Where once the Honda Fit Hybrid sold in Japan and Europe used the same mild hybrid Integrated Motor Assist (IMA) powertrain as that of the current Insight, the new Fit Hybrid uses a new SH i-DCD layout.
SH i-DCD stands for Sport Hybrid Intelligent Dual Clutch Drive, giving some clues as to how the full hybrid system works. Its 1.5-liter engine capacity is larger than before, and the engine itself is all-new, utilizing an Atkinson combustion cycle like that of hybrids from rival Toyota.
This is paired with an electric motor, sitting between the engine and a new seven-speed dual-clutch transmission--replacing the continuously-variable transmission (CVT) that divided opinion in the old car.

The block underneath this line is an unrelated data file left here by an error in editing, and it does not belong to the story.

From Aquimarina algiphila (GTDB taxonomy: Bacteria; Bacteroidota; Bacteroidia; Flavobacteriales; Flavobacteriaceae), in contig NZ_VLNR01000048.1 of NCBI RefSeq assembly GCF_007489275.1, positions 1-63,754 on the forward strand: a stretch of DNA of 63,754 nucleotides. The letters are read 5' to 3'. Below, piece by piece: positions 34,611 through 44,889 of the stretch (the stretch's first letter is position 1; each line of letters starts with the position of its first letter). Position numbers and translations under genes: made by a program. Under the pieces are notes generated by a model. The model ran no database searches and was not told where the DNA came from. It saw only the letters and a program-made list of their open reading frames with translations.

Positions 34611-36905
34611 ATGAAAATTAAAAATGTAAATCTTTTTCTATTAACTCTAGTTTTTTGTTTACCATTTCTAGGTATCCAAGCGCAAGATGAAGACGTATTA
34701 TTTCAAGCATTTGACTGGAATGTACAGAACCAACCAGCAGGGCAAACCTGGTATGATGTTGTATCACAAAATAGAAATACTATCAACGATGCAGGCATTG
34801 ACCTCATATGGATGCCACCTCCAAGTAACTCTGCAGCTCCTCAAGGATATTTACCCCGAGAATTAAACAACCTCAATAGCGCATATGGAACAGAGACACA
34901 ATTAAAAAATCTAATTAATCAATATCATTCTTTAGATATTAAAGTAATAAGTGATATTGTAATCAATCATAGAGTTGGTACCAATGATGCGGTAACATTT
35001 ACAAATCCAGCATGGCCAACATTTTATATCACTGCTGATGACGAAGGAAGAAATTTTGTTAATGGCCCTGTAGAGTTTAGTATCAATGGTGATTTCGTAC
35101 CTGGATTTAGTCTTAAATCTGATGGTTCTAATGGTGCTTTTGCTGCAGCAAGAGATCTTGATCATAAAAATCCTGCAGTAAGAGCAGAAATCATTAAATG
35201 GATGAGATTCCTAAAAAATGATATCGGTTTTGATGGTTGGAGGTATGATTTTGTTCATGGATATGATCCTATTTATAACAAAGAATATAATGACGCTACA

Unlike the IMA car, the electronics can decouple engine and transmission while using the electric motor, allowing drivers to pull away entirely on electric power. While the old system could run on electric power alone, it was a less sophisticated system that still turned the engine over, with no ability to decouple.
The upshot is a system with much greater efficiency than before--a healthy 85.6 mpg on the very city-biased and low-speed Japanese test cycle--and potentially more fun, thanks to the dual-clutch gearbox and combined 134 bhp output.
It's worth noting that the Fit's Hybrid system is different from that of those found in the Accord Hybrid and the upcoming Acura NSX, and has been developed specially for the firm's smaller cars.
Nor will it be coming to the U.S, though the Fit itself will appear next Spring when Honda's Mexican assembly plant is in full swing. The regular hatchback model will be followed by a Fit sedan and even a compact crossover--likely to be influenced by Honda's Urban SUV Concept shown earlier this year at the Detroit Auto Show.
Would you buy the new Fit Hybrid if it was offered in the U.S? Leave your thoughts in the comments section below.